“I’d like to personally thank you, for providing the highlight, I think, of my stay at U-M as a faculty member. Two years ago, you arranged at the EEB retreat at UMBS to participate in the Burt Lake Band’s annual Walk of Remembrance. It was a profoundly moving experience, very educational, very poignant, very eye-opening, I think that feeling is widely shared by everyone who was lucky enough to participate.”

EEB Professor Jake Allgeier said, “I wanted to offer you a tremendous congratulations on an amazing career. You’ve been an inspiration to many ecologists and you’ve laid some foundational work for ecosystem ecology as an entire discipline, so congratulations on that, that’s no small feat.

“We will definitely miss you in the department, you’re a real pleasure to have around, your laugh and your presence and your intellectual input.”

“I want to thank you for all the energy you brought to the BioStation and to the department,” said EEB Professor and Chair Trisha Wittkopp. “I’ve appreciated seeing the impacts on the community. I enjoyed visiting the BioStation for various departmental retreats, your energy about the station and all that was happening there was really infectious.”

“Congratulations for a wonderful career and the great stewardship of the Biological Station,” said EEB Professor Tim James. “It’s always been such a wonderful place to visit, in part because of the spirit that you brought to it and I always felt very welcome coming there.”

“I first met Knute when I was a postdoc at the Ecosystem Center in Woods Hole and Knute was a staff scientist,” recalled EEB Professor George Kling. “I went up to the Arctic with him and thank him for teaching me everything I know about roots.

“Knute was just great fun in the field, more than that, he really had a great sense of how to do ecosystem science. I think that made a great impression on me early on. I also want to thank Knute for being such a great friend and colleague over all these years, I’m really going to miss him in his retirement.”

EEB Professor Catherine Badgley said, “Your leadership at the Biological Station has been memorable. You’ve enabled it to move forward in so many positive ways. I especially appreciate the ways that you have reached out to the Native Americans in the area (Little Traverse Band) and hope that those interactions continue in a really positive way.”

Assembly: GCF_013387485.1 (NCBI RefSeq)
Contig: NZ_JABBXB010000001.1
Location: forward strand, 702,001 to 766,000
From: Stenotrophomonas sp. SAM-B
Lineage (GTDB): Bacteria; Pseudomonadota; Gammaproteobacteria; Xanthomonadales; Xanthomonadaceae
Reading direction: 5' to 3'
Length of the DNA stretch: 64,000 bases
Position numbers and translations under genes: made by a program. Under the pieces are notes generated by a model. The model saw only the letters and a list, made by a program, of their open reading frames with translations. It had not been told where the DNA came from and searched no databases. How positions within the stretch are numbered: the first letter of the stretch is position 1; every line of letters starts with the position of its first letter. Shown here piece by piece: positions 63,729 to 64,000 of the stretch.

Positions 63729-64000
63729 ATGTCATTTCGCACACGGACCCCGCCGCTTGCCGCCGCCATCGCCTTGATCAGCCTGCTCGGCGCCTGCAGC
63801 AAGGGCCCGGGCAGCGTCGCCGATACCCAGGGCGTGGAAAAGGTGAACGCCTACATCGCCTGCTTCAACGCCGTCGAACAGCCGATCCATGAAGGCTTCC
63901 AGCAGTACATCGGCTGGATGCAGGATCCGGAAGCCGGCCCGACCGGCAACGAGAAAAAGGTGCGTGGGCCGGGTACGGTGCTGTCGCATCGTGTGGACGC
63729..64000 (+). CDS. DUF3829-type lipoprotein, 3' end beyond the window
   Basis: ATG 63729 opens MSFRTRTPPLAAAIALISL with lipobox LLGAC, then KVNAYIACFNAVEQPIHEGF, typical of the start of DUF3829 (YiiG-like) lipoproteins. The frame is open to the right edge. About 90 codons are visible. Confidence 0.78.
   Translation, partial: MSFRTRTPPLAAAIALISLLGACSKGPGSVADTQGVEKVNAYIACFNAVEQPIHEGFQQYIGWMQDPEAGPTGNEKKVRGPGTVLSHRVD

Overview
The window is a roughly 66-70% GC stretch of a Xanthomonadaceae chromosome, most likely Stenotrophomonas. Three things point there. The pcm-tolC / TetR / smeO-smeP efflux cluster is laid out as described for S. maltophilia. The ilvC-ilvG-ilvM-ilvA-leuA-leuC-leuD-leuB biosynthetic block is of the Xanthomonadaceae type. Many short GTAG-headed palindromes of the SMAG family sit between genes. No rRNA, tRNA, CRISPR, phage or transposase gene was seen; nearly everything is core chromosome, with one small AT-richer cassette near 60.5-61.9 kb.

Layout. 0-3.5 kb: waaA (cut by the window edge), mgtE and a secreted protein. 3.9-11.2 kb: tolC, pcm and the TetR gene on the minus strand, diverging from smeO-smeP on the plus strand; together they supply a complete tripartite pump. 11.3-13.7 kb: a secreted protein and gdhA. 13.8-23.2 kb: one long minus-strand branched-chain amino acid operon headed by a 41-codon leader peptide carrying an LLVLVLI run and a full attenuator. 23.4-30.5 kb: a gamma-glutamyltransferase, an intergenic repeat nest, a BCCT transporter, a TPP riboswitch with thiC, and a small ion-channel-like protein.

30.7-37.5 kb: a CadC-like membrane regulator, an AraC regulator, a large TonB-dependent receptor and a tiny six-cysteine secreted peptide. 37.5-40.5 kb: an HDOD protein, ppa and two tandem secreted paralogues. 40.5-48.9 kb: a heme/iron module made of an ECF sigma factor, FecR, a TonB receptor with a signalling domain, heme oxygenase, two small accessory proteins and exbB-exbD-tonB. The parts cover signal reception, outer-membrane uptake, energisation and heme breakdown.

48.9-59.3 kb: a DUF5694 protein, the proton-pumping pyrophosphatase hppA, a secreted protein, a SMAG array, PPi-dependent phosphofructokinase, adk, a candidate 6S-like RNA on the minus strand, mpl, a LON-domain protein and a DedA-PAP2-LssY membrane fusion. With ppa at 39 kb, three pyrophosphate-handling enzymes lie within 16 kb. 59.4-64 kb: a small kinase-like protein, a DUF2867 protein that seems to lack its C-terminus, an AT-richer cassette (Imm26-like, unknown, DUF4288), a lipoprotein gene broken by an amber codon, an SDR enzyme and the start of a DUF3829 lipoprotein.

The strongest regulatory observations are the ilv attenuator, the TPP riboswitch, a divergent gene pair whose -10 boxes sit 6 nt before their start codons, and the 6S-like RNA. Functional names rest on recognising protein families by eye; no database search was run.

“Thank you Knute for being such a great mentor—for not only supporting our research, but also for creating such a great community at the Biological Station,” said EEB graduate student alumnus, Susan Cheng, who is now a data analytics and course assessment consultant, U-M Center for Research on Learning and Teaching. “Many of us wouldn’t have met each other and developed the long lasting friendships and collaborations we have without you.”

EEB graduate student alumnus, Abby Potts, who is working on a National Forest Foundation Stewardship, said “You’ve influenced so many lives through the BioStation and in the EEB department at Michigan. I loved seeing you at the BioStation and running into you in the halls at BSB (Biological Sciences Building). Thanks for having such a positive influence on the graduate students, undergraduates, research technicians and everybody, it’s really been appreciated.”

Leslie Decker, a graduate student alumnus, who is now a postdoctoral research fellow in biology at Stanford University, said, “Thank you so much for always making the BioStation feel like home, always being a smiling face on your bicycle or walking to the dining hall or wherever. Thank you for being on my committee and being so supportive. I knew I could always count on you.”

Clearly, Nadelhoffer’s strong and affable presence will be missed by many. However, he’s made his mark on countless students and colleagues and within the field of ecosystem ecology, where his influence will continue to be felt in a multitude of positive ways.

compiled by Gail Kuhnlein

Read more about Nadelhoffer in news linked from his faculty emeritus webpage>>

and in a 2014 EEB Natural Selections faculty feature>>

Watching sunset over Douglas Lake. Image credit: Barbara Billings